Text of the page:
Another complication is what is known in the BRCA research and clinical community as ‘Variants of Unknown Significance’ or VUS. VUS refers to ‘mutations’ in BRCA1 that may just be changes in the gene that are not known to lead to cancer. We all carry differences in our genetic code in many of our genes compared to others in the human population. Many of these changes are benign—they don’t have any perceivable effect on our biology and health. We usually refer to changes in our genetic code that do have a perceivable effect on our health as ‘mutations.’ It is unclear whether a lot of the changes that are known to exist for BRCA are benign or real mutations. We must consider the potential scenario of a nervous individual with a benign VUS deciding to undergo major surgery like prophylactic mastectomy or oophorectomy (see below). Is the benefit in this case worth the physical, emotional and financial costs?
What about the ovarian cancer risk?
Discussing breast cancer (and preventative mastectomy) without a thorough mention of ovarian cancer for BRCA1-mutation carriers is an incomplete discussion. Jolie briefly touches on ovarian cancer risk; she does not provide it the weight it deserves. Granted I may have a biased perspective as a breast cancer researcher, I don’t perceive education on breast cancer in the US to be lacking. We are constantly inundated with emails, media campaigns, professional sports stars wearing pink athletic shoes, among other things that bring awareness to the real dangers of breast cancer. We have many options (with varying degrees of effectiveness) for early detection of breast cancer.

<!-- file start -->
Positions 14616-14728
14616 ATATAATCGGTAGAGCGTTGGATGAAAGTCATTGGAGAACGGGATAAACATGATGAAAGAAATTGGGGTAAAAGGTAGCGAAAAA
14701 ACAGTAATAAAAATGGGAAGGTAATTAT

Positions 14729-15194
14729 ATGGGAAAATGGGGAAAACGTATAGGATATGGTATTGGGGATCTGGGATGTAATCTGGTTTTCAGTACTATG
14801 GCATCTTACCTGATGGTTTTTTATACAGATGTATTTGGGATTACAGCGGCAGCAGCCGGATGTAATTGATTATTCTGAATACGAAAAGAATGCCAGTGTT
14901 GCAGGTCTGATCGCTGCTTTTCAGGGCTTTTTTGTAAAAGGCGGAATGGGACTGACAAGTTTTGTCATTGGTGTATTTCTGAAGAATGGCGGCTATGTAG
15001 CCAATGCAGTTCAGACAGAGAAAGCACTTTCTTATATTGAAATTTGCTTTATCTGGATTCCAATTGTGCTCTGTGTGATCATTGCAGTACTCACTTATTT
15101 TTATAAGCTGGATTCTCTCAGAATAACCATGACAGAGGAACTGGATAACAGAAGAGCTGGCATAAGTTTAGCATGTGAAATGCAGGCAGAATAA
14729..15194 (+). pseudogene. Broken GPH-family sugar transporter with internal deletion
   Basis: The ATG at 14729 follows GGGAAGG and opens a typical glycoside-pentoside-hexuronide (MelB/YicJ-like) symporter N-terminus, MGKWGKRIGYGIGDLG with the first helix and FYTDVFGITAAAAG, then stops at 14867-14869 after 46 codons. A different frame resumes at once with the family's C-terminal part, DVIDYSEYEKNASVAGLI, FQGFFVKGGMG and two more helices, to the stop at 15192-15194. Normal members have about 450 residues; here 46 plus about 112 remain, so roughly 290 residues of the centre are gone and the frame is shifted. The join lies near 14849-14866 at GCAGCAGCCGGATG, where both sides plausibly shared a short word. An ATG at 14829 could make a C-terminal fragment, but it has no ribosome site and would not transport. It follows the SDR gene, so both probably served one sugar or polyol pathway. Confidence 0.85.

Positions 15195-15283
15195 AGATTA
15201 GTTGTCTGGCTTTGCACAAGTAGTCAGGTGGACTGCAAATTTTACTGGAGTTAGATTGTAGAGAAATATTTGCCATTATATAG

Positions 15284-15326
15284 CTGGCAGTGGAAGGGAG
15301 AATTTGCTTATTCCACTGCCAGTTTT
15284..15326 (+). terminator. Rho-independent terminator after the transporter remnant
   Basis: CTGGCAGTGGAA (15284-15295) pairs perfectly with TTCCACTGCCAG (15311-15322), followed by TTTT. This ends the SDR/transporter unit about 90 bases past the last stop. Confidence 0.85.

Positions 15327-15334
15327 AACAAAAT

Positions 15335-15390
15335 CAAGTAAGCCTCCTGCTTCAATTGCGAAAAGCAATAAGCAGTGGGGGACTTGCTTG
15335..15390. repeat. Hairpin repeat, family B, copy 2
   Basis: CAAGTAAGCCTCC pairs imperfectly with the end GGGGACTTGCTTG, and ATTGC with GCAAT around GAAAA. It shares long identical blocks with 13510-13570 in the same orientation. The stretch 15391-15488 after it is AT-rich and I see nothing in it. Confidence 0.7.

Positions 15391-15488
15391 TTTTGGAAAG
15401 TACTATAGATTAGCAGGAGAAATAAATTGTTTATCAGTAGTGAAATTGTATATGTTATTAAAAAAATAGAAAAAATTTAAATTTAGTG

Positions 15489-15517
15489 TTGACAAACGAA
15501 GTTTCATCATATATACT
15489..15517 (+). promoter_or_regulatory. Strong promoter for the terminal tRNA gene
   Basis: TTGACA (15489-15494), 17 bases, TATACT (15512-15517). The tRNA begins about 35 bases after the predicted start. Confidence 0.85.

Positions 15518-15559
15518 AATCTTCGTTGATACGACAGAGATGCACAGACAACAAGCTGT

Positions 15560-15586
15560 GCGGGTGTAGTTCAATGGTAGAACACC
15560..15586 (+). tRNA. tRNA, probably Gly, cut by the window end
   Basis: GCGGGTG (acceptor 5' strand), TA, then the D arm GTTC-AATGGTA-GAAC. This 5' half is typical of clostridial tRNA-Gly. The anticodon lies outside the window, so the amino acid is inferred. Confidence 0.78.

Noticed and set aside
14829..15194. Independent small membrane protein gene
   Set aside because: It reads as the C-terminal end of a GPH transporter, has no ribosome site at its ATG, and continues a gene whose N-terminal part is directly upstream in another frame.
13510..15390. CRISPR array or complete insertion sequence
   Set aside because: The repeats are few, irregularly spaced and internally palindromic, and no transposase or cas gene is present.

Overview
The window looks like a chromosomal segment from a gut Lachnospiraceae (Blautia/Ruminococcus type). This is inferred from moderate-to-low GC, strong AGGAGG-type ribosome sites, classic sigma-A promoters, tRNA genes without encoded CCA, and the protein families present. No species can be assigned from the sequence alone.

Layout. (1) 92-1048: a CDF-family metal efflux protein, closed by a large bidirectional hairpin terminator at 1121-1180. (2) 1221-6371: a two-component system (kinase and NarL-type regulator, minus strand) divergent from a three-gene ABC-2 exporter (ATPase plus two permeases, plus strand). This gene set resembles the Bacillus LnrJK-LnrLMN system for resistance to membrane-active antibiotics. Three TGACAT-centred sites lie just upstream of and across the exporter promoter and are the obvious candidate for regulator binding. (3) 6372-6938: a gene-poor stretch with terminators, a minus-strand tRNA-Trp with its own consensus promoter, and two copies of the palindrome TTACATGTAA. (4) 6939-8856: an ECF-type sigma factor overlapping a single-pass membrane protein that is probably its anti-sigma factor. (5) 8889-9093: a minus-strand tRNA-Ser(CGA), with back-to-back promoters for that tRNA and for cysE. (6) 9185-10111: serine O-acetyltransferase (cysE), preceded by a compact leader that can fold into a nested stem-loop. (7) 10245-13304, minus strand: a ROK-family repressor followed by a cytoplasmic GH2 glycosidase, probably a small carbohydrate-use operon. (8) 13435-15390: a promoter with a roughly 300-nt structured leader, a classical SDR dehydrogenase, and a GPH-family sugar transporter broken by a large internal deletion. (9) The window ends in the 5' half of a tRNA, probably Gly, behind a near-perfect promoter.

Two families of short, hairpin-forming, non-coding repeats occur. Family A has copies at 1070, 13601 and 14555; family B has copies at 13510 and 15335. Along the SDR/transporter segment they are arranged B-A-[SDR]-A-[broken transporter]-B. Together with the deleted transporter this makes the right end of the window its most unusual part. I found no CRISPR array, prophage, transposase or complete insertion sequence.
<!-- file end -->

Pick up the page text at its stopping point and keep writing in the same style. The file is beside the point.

Ovarian cancer is a different beast. One of the biggest problems with ovarian cancer is that it is often not detected until it is progressed to an advanced stage. Chemotherapy and surgery are among the treatment options that can increase survival but the prognosis is generally not great, 5-year survival rates of 18-35% for aggressive, late-stage disease (American Cancer Society). For individuals with advanced risk, like BRCA1 mutation-carriers, prophylactic oophorectomy (preventative removal of the ovaries), which can accompany removal of other organs like fallopian tubes, is an option. But, it’s complicated. It’s a difficult decision since it can affect when a woman has children and has many long-term health complications including hormonal changes, increased risk for osteoporosis and cardiovascular disease. Furthermore, risk of ovarian cancer after surgery is lowered not eliminated.
I thank Angelina Jolie for sharing her personal story with women and opening up conversation about genetic testing for women at high risk. The story is much, much more complicated. It is imperative that those who have the knowledge and the platform inform the public in the most thorough way possible.
American Cancer Society: www.cancer.org
Meijers-Heijboer, H., et al. (2001) Breast cancer after prophylactic bilateral mastectomy in women with BRCA1 or BRCA2 mutation. The New England Journal of Medicine, 345 (3): 159-164.